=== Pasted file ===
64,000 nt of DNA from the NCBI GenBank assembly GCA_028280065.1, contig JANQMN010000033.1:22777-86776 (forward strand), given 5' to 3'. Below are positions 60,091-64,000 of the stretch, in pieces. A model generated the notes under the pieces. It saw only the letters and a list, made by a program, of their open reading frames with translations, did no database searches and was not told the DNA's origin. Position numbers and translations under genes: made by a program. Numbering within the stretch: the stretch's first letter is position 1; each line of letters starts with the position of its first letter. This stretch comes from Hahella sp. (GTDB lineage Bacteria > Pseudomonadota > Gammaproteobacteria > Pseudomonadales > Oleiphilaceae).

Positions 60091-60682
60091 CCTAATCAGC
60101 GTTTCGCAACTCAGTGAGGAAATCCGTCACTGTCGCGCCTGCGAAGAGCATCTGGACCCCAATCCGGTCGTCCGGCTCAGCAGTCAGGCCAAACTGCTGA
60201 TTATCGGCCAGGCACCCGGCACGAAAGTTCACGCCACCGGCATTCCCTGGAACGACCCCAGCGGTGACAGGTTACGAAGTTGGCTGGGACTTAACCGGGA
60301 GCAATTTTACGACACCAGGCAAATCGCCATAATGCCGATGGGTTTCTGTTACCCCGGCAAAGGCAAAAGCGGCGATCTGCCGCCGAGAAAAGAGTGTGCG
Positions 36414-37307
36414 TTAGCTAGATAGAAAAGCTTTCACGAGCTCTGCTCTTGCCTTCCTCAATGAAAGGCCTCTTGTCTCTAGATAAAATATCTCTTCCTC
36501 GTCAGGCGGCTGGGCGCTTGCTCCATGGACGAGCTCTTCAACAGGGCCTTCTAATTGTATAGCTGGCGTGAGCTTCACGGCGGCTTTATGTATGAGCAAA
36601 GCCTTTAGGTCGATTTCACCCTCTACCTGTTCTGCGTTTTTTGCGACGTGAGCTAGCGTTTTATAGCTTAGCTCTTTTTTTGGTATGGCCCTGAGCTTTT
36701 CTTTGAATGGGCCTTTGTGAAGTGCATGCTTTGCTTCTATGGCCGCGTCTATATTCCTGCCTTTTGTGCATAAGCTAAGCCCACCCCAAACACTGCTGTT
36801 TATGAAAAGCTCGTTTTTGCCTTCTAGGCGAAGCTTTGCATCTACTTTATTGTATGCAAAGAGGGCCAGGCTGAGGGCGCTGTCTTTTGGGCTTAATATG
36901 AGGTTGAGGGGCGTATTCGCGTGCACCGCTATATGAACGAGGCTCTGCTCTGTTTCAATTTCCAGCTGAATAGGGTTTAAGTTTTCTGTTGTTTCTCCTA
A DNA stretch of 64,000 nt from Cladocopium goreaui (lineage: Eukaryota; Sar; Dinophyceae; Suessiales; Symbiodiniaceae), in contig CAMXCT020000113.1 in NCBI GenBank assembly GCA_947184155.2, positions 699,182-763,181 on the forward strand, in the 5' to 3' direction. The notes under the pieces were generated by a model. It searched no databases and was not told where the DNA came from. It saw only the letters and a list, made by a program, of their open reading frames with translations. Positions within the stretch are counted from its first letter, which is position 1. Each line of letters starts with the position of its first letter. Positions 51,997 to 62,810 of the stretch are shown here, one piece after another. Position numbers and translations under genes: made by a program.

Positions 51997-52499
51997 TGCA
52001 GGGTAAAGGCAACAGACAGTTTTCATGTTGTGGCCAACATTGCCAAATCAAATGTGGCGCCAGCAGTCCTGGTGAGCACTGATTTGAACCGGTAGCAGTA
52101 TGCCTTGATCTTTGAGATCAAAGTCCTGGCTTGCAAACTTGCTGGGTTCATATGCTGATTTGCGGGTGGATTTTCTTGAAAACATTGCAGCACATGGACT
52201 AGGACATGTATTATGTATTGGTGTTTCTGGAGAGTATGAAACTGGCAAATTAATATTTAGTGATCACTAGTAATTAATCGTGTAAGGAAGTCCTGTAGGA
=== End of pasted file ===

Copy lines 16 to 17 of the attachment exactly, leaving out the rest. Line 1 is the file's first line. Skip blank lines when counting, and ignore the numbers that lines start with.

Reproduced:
51997 TGCA
52001 GGGTAAAGGCAACAGACAGTTTTCATGTTGTGGCCAACATTGCCAAATCAAATGTGGCGCCAGCAGTCCTGGTGAGCACTGATTTGAACCGGTAGCAGTA